What is diabetic ketoacidosis?
It’s a very serious condition in both types of diabetes that stems from a combination of high blood glucose and low levels of insulin, which prompts your body to produce an overload of ketones, something that can be toxic to your organs. Learn about the big differences between type 1 and type 2 diabetes.
Who’s at risk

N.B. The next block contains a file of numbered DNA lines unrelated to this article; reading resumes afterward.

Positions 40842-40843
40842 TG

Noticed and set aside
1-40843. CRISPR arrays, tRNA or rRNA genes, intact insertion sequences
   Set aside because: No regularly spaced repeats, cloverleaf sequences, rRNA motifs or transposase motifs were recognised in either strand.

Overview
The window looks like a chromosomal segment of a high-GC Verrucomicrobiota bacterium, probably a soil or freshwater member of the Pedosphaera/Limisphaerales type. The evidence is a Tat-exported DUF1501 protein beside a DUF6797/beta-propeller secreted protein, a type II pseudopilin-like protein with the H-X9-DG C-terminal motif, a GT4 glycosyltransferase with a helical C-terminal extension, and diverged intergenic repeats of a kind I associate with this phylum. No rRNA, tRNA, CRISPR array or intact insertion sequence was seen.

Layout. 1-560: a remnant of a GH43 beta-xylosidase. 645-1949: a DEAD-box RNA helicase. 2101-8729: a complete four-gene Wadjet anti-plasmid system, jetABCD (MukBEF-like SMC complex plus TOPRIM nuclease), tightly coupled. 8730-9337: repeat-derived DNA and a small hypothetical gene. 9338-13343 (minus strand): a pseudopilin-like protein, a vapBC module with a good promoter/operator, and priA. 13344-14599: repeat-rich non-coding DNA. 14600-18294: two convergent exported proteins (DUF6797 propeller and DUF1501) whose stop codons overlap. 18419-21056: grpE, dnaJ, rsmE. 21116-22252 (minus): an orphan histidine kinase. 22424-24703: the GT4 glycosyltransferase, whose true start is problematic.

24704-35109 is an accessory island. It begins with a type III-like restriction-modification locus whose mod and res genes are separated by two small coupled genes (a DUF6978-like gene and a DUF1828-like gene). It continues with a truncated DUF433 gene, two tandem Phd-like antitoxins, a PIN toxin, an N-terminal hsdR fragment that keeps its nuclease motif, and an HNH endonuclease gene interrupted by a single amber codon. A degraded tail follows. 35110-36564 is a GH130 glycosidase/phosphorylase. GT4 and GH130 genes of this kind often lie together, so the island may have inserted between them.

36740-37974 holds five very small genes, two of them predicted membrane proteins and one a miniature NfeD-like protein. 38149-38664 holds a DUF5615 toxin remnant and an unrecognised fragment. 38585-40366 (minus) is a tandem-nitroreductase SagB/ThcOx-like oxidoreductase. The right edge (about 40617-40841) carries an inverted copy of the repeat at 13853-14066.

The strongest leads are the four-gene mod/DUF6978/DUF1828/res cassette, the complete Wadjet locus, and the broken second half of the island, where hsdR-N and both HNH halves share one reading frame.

Among people with diabetes, diabetic ketoacidosis (DKA) is most frequently seen in people who have type 1 diabetes. “After a while in type 1, the body essentially produces no insulin,” says Louis Philipson, MD, PhD, director of the Kovler Diabetes Center at the University of Chicago. When insulin is low, it makes your liver and other tissues think that you’re starving. “Your liver tries to step in and save the day by making ketones,” he continues. Your body uses these ketones in an effort produce energy, and when insulin drops as in the case with type 1 diabetes, your liver keeps generating more and more ketones. DKA can also, though less commonly, happen in patients with type 2 diabetes if they have severe insulin resistance. Check out this step-by-step plan to reverse type 2 diabetes.